We present a novel approach to learning heuristic functions for AI planning domains. Given a state, we view a relaxed plan (RP) found from that state as a relational database, which includes the current state and goal facts, the actions in the RP, and the actions' add and delete lists. We represent heuristic functions as linear combinations of generic features of the database, selecting features and weights using training data from solved problems in the target planning domain. Many recent competitive planners use RP-based heuristics, but focus exclusively on the length of the RP, ignoring other RP features. Since RP construction ignores delete lists, for many domains, RP length dramatically underestimates the distance to a goal, providing poor guidance. By using features that depend on deleted facts and other RP properties, our learned heuristics can potentially capture patterns that describe where such underestimation occurs. Experiments in the STRIPS domains of IPC 3 and 4 show that best-first search using the learned heuristic can outperform FF (Hoffmann & Nebel 2001), which provided our training data, and frequently outperforms the top performances in IPC 4.
The availability of informed (but inadmissible) planning heuristics has enabled the development of highly scalable planning systems. Due to this success, a body of work has grown around modifying these heuristics to handle extensions to classical planning. Most recently, there has been an interest in addressing partial satisfaction planning problems, but existing heuristics fail to address the complex interactions that occur in these problems between action and goal selection. In this paper we provide a unique admissible heuristic based on linear programming that we use to solve a relaxed version of the partial satisfaction planning problem. We incorporate this heuristic in conjunction with a lookahead strategy in a branch and bound algorithm to solve a class of oversubscribed planning problems.
We select policies for large Markov Decision Processes (MDPs) with compact first-order representations. We find policies that generalize well as the number of objects in the domain grows, potentially without bound. Existing dynamic-programming approaches based on flat, propositional, or first-order representations either are impractical here or do not naturally scale as the number of objects grows without bound. We implement and evaluate an alternative approach that induces first-order policies using training data constructed by solving small problem instances using PGraphplan (Blum & Langford, 1999). Our policies are represented as ensembles of decision lists, using a taxonomic concept language. This approach extends the work of Martin and Geffner (2000) to stochastic domains, ensemble learning, and a wider variety of problems. Empirically, we find "good" policies for several stochastic first-order MDPs that are beyond the scope of previous approaches. We also discuss the application of this work to the relational reinforcement-learning problem.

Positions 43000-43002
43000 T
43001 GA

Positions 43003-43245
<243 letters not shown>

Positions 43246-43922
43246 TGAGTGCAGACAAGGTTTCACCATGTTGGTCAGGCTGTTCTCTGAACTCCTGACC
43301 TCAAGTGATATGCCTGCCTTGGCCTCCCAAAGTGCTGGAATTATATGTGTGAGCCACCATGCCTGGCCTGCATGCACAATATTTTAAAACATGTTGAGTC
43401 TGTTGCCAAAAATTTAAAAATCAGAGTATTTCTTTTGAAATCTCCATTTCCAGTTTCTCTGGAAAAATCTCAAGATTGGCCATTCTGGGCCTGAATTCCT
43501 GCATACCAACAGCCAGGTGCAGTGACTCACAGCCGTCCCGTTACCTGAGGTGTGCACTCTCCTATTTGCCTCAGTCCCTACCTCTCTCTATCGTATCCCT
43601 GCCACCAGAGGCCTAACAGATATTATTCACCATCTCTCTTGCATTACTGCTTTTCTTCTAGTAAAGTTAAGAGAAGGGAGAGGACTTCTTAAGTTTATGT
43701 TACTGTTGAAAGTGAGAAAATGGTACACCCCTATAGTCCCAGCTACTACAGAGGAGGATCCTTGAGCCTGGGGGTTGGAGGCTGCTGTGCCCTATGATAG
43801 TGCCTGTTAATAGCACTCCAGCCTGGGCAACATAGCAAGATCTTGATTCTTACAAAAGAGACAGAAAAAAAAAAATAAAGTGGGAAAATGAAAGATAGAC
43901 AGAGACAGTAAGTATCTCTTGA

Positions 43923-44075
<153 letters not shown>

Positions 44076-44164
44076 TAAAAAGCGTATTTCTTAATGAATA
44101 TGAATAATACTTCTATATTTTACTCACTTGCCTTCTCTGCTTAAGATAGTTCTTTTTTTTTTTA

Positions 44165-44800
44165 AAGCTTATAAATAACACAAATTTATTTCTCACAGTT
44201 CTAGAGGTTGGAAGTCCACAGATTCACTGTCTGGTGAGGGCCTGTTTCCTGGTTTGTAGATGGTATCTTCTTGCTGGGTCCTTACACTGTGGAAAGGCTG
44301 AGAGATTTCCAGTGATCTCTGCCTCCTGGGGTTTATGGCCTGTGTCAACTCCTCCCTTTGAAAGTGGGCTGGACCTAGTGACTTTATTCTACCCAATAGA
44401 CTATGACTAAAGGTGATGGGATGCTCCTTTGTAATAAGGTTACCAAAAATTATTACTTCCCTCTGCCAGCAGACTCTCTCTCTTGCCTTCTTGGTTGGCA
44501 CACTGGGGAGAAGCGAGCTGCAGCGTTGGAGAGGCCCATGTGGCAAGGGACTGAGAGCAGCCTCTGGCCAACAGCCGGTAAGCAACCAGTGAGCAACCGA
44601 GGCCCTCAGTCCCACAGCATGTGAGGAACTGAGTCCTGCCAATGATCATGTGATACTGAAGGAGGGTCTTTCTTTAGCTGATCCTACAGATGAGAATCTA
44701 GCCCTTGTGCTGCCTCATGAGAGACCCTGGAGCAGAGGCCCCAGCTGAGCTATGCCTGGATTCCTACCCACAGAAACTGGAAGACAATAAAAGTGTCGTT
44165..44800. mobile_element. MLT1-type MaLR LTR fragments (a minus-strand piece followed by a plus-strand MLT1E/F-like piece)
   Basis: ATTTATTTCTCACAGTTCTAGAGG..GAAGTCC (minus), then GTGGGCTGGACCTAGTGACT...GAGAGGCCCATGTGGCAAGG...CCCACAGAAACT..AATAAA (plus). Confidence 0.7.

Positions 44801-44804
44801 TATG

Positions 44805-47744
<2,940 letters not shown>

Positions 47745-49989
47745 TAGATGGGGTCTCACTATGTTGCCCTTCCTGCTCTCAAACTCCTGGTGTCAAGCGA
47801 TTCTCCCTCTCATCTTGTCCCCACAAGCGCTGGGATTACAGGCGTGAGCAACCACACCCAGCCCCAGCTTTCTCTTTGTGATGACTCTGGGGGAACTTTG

We study an approach to learning heuristics for planning domains from example solutions. There has been little work on learning heuristics for the types of domains used in deterministic and stochastic planning competitions. Perhaps one reason for this is the challenge of providing a compact heuristic language that facilitates learning. Here we introduce a new representation for heuristics based on lists of set expressions described using taxonomic syntax. Next, we review the idea of a measure of progress (Parmar 2002), which is any heuristic that is guaranteed to be improvable at every state. We take finding a measure of progress as our learning goal, and describe a simple learning algorithm for this purpose. We evaluate our approach across a range of deterministic and stochastic planning-competition domains. The results show that often greedily following the learned heuristic is highly effective. We also show our heuristic can be combined with learned rule-based policies, producing still stronger results.
The current evaluation functions for heuristic planning are expensive to compute. In numerous domains these functions give good guidance on the solution, so it worths the computation effort. On the contrary, where this is not true, heuristics planners compute loads of useless node evaluations that make them scale-up poorly. In this paper we present a novel approach for boosting the scalability of heuristic planners based on automatically learning domain-specific search control knowledge in the form of relational decision trees. Particularly, we define the learning of planning search control as a standard classification process.